Blue Whisps


Turquoise-tinted plumes in the Large Magellanic CloudThis Hubble image shows part of the outskirts of the Tarantula Nebula in the Large Magellanic Cloud. The colors seen in this picture are different from what we normally see in the images of the Large Magellanic Cloud  because an unusual set of filters was used. The customary R filter, which passes red light, was replaced by a filter letting through the near-infrared light. Hydrogen gas normally appears pink because it shines most brightly in the red. In this case, however, other less prominent emission lines dominate in the blue and green filters.

Image Credit: NASA

Comet Siding Spring


Siding Spring MROThese images were taken of Comet C/2013 A1 Siding Spring by the Mars Reconnaissance Orbiter on 19 October during the comet’s close flyby of Mars. The comet is on its first trip this close to the sun from the Oort Cloud at the outer fringe of the Solar System. These are the first resolved images of the nucleus of a long-period comet.

The images of the comet were acquired at a range of about 138,000 kilometers. The scale is roughly 138 meters per pixel. Telescopic observations had suggested that the size of the nucleus was about 1 km wide. However, the best Mars Reconnaissance Orbiter images are two to three pixels across the brightest feature, suggesting that the size of the nucleus is less than half the earlier estimate.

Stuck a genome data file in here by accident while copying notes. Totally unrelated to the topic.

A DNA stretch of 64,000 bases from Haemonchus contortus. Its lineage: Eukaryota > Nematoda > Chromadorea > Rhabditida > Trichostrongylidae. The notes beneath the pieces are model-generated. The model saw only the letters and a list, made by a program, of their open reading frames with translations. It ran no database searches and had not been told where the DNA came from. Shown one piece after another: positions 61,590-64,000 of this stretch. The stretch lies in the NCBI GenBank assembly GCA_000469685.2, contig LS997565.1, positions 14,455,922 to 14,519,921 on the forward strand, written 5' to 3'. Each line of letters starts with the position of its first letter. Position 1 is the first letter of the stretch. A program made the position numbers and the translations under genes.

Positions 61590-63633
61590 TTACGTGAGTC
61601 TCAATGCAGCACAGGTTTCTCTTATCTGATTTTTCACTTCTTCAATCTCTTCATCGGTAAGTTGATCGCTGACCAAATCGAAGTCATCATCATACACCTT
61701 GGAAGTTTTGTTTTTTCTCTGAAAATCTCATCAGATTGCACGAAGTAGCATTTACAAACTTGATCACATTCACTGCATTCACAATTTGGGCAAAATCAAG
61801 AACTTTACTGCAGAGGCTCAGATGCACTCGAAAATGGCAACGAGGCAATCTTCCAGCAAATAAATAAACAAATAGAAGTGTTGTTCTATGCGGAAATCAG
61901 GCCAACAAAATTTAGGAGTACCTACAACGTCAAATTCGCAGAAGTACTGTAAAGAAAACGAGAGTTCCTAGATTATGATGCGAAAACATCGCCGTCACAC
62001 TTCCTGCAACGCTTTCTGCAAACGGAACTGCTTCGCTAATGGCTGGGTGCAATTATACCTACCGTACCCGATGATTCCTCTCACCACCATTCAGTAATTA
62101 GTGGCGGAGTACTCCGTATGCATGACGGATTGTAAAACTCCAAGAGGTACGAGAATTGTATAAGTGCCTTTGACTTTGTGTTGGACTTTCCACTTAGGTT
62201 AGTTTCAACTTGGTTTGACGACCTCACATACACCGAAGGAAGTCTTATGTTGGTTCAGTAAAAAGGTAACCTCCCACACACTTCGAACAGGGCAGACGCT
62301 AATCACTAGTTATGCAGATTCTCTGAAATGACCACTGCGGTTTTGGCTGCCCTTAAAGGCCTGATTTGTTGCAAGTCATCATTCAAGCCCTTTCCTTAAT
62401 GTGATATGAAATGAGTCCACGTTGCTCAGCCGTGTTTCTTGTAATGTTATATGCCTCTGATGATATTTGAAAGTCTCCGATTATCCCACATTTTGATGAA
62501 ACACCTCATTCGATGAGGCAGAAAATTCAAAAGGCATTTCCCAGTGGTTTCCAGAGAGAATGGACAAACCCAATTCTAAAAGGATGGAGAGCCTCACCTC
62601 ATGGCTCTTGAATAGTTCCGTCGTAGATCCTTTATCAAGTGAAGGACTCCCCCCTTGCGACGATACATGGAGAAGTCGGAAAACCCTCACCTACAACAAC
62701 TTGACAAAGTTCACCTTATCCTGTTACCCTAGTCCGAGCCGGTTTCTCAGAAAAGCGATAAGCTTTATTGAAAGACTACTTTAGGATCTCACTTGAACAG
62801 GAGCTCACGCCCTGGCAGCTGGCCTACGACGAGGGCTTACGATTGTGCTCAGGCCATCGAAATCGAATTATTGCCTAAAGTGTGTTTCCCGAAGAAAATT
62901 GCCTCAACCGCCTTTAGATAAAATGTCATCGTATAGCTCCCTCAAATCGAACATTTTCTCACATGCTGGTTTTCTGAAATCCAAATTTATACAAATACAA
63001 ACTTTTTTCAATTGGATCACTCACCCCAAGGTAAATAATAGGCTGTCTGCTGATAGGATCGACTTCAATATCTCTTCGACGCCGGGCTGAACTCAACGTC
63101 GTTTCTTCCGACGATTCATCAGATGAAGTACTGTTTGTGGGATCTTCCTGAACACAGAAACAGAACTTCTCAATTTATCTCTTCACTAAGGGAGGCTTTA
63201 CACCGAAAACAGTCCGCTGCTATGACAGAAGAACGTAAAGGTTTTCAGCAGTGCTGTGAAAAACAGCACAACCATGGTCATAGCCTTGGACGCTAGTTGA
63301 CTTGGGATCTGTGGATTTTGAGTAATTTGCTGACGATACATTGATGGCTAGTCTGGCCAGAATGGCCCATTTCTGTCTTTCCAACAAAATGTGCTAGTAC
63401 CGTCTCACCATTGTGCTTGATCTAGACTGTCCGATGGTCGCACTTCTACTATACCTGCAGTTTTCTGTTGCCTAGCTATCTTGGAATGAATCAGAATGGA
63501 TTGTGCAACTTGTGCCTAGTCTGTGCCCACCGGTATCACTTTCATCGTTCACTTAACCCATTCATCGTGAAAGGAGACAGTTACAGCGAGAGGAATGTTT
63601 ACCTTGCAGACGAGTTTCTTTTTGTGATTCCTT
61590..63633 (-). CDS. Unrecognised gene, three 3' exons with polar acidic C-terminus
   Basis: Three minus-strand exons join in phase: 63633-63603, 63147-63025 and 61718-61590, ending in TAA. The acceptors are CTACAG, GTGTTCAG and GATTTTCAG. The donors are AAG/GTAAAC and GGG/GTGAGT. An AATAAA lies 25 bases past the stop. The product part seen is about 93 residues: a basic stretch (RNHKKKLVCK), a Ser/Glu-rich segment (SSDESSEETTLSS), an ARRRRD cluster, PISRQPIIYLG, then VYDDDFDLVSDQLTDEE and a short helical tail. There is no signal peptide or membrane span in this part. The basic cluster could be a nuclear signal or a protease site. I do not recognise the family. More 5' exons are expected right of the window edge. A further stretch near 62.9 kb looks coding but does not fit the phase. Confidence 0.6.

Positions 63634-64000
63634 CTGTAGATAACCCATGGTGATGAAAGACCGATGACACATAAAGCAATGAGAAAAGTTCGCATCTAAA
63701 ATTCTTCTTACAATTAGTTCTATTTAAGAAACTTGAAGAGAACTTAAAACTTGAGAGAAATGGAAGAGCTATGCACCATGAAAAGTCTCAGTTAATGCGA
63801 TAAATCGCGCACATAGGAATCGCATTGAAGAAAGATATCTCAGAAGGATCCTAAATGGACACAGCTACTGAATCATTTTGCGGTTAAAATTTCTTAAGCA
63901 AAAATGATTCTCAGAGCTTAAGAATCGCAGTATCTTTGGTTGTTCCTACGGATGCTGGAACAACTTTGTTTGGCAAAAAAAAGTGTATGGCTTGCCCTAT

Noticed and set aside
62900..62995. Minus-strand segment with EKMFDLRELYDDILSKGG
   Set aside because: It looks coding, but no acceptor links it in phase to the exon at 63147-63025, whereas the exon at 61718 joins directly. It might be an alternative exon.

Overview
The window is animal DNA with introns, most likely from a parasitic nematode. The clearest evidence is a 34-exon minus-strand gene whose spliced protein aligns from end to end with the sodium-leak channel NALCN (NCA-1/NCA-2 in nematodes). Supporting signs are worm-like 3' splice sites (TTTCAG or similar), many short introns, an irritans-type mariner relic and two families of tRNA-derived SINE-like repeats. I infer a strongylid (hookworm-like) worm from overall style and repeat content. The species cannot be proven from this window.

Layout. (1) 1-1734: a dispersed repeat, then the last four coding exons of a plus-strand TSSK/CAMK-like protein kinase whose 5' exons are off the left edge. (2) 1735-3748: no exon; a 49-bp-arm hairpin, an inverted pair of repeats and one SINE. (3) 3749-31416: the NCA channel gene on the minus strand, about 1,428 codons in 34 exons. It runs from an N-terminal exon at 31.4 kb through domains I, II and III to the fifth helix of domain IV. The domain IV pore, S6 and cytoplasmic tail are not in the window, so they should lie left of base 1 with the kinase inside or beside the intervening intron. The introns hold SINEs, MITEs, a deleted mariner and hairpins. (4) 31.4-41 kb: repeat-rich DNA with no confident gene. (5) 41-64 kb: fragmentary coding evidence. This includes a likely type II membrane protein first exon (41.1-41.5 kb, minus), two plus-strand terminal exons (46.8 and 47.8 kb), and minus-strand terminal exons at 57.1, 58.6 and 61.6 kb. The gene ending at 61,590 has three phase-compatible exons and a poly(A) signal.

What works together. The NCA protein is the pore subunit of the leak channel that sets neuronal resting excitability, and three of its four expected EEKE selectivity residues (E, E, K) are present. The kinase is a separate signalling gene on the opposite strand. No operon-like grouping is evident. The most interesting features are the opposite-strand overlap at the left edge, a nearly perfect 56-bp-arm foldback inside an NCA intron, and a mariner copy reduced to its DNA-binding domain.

This composite image shows two versions of two of the best images take by the HiRISE camera on the Mars Reconnaissance Orbiter. At the top are images with the full dynamic range, showing the nucleus and bright coma near the nucleus. At the bottom are versions where the fainter outer coma is brightened, saturating the inner region. The left and right images were taken about nine minutes apart.

Image Credit: NASA

NGC 3310


NGC 3310NGC 3310 is a grand design spiral galaxy in the constellation Ursa Major. It is also a starburst galaxy. (Starburst galaxies are undergoing an exceptionally high rate of star formation.) NGC 3310 probably collided with one of its satellite galaxies about 100 million years ago, triggering widespread star formation. The ring clusters of NGC 3310 have been undergoing starburst activity for at least the last 40 million years.

Image Credit: NASA

Mars Orbiter and Comet Siding Spring


This afternoon, Comet C/2013 A1 (AKA Comet Siding Spring) will pass within about 140,000 km of Mars. That’s less than half the distance between Earth and the Moon and less than one-tenth the distance of any known comet flyby of Earth. Siding Spring’s nucleus will come closest to Mars around 18:27 UTC (2:27 pm ET) moving at around 56 km/s.

Video Credit: NASA

IRIS


NASA’s newest sun-watcher is the Interface Region Imaging Spectrograph. It was launched last year to track how energy and heat move through a little understood region of the sun called the interface region which is sandwiched between the solar surface and its outer atmosphere or corona. The interface region is where the cooler temperatures of the sun’s surface transition to the hotter temperatures above. All the energy to power the sun’s output must make its way through this region. This movie shows succeeding images from IRIS of the same area of the sun in different wavelengths. Each image carries information about how fast the solar material is moving, which has shown scientists that a series of loops are twisting in the sun’s lower atmosphere.

Video: NASA